We’re going to be tracking two new upper-level disturbances that will dive southward from the Gulf of Alaska, leading to another round of heavy snow to much of the Western US into early-next week. The first out of two disturbances will move into the Pacific Northwest on Friday.

The day will start off dry on Friday in the Northwest but as we get into the afternoon and evening, there will be an increase in moisture in the Olympics, Washington Cascades, and at times in eastern Washington State. Then overnight, the precipitation will become more widespread with rain in the lower elevations of western Washington and Oregon. Meanwhile, in higher altitude, snow is forecast to fall at a heavy rate in the Cascades. Snow is even possible in portions of the coastal range while a light snow will begin to fall in parts of the northern Rocky Mountains.

On Saturday, the moisture will continue to work further south and east. Snow is forecast to fall in the Cascades, eastern Washington and Oregon, Northern California, the northern Rockies, and northern Nevada. Snowfall rates in most of these locations will be light, falling at around half an inch per hour. Where it’s warmer, light rain showers can be expected along the Pacific Northwest coast down into Northern California. As we get into the overnight hours of Saturday, our second storms system will begin to move in from the Gulf of Alaska, while our first storm winds down. Snow showers can still be expected in the northern and central Rockies and parts of Nevada. Now with our second storm, it will bring an increase in snowfall rates as the night progresses to the Cascades and Olympics. Rain will also return by the time you wake up Sunday morning along the Washington and Oregon coasts.

This second storm will be the more potent one, and the model guidance is thinking that it will stall over California, which would be very good news for the Golden State. If that’s the case, days of rain and snow will fall. So on Sunday, very heavy snow with snowfall rates potential up to three inches per hour is expected in the Cascades. Travel will be very difficult if you’re driving through Snoqualmie Pass, for example. Snow is also forecast in portions for the coastal range and into the northern Rockies, as well as inland Washington and Oregon. Snow will persist Sunday night, especially in Oregon, while much of it clears out of Washington as the night progresses, although it will continue in all of the Cascades through Monday. Expect snow throughout much of Oregon and into Northern California. A city like Portland, Oregon may deal with a brief period of snow as the precipitation comes to an end and colder air travels in behind the storm. The snow will continue in the northern Rockies as well.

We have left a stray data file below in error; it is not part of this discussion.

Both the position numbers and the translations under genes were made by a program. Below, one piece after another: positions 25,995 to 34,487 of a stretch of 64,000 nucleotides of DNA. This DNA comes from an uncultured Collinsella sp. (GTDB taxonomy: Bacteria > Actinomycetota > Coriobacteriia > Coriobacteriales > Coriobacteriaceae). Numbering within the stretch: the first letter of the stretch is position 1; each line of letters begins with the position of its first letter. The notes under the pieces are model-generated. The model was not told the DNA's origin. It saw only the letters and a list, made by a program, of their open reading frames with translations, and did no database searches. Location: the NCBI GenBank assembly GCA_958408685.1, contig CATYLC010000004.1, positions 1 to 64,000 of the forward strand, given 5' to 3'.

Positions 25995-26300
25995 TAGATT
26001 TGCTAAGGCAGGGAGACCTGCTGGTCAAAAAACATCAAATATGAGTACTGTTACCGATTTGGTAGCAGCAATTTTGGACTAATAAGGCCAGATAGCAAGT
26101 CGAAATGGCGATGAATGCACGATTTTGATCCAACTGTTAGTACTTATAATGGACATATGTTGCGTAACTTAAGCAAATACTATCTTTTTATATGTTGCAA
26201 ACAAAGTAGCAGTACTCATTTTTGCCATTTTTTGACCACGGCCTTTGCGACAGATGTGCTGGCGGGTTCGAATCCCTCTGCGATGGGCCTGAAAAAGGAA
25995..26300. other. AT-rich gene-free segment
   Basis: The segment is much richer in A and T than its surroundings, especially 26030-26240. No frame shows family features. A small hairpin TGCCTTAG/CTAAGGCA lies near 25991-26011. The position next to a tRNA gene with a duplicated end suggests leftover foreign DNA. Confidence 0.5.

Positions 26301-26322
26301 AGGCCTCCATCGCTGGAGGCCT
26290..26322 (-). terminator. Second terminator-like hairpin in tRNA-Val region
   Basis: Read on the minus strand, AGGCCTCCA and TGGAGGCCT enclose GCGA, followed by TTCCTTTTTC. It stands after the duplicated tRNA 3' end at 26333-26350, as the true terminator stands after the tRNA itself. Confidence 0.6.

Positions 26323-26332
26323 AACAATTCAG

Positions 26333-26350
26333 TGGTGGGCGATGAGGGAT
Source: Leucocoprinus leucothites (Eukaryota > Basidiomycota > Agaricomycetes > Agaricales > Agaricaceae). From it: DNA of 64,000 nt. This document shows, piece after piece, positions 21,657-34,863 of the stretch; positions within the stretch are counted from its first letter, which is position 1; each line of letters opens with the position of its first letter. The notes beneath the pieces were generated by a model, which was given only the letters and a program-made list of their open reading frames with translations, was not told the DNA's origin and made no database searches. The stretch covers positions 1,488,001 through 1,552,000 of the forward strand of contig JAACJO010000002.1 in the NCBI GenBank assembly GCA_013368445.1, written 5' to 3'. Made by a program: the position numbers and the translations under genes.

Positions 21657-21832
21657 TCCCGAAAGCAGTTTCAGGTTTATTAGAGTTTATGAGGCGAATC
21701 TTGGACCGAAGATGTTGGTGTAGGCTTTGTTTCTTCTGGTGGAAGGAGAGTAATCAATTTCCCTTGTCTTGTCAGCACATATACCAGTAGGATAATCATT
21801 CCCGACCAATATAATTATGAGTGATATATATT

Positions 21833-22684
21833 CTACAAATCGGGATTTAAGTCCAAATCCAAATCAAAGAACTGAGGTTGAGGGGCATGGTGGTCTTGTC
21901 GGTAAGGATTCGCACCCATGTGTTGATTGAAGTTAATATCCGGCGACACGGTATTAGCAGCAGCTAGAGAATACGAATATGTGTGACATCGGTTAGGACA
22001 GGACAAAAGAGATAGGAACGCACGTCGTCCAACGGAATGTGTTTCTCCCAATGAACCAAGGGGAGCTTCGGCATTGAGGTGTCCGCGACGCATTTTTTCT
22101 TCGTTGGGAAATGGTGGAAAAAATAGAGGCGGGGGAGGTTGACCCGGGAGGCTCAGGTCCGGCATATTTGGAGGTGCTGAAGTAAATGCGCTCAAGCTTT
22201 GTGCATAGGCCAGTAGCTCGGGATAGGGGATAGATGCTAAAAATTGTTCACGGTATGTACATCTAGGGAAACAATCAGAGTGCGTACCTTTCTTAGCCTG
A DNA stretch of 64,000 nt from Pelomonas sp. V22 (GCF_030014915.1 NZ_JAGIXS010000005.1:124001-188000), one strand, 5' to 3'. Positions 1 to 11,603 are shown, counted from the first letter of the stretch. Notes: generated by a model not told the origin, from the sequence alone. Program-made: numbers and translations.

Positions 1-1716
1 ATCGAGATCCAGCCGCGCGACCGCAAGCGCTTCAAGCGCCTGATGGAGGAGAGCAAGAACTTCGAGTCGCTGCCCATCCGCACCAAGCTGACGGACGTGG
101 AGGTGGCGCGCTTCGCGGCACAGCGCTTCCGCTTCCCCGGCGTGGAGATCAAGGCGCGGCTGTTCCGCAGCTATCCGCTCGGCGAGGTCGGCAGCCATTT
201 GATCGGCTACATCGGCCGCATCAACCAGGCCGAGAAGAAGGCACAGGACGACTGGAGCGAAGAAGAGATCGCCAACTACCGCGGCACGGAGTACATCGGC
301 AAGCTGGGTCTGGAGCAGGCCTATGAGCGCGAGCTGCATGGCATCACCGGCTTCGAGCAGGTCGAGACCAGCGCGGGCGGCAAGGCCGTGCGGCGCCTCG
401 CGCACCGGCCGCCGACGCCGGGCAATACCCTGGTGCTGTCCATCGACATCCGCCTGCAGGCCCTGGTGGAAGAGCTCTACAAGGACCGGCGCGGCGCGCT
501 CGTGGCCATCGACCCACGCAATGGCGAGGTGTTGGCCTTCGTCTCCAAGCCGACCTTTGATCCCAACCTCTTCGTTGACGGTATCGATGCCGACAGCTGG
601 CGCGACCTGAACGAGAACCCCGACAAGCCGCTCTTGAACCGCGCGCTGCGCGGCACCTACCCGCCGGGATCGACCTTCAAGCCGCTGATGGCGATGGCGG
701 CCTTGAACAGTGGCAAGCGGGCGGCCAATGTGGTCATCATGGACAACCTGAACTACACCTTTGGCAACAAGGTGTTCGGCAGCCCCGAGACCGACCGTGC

On Monday, the upper-level disturbance will begin to stall out as it drifts to the south, keeping snow around for days in some locations. Snow will slide into most of the Sierra Nevada Mountain range while continuing across Northern California, the Cascades, and the northern Rockies. Occasional snow is also possible in portions of Oregon and Nevada as well. In terms of the rain, showers will continue at times along the Northwest coast while a more widespread rain possibly moves into the Bay Area of California. Monday night, the precipitation will become more confined to the Southwestern US. Heavy snow is forecast across the Sierra and into the San Gabriel Mountains. Rain will fall across the rest of the state. Lighter snow showers will span from Northern California through the northern Rocky Mountains.

On Tuesday, the snow will continues across the mountains into California and snow will eventually move into the southern Rockies in the Four Corners States with rain showers in the lower-elevations. Of course we’ll talk in more detail about this as we get closer in time, but for now snow is possible mid-week across much of the Southwest.


Jackson is Head of Content and Social Media at WeatherOptics. He is currently a student at the University of Miami, studying Meteorology and Broadcast Journalism. Dill produces forecast articles for the website and helps to manage the content schedule. He has also led the growth of WeatherOptics’ social media accounts, working to keep them aligned with the company’s evolving vision.

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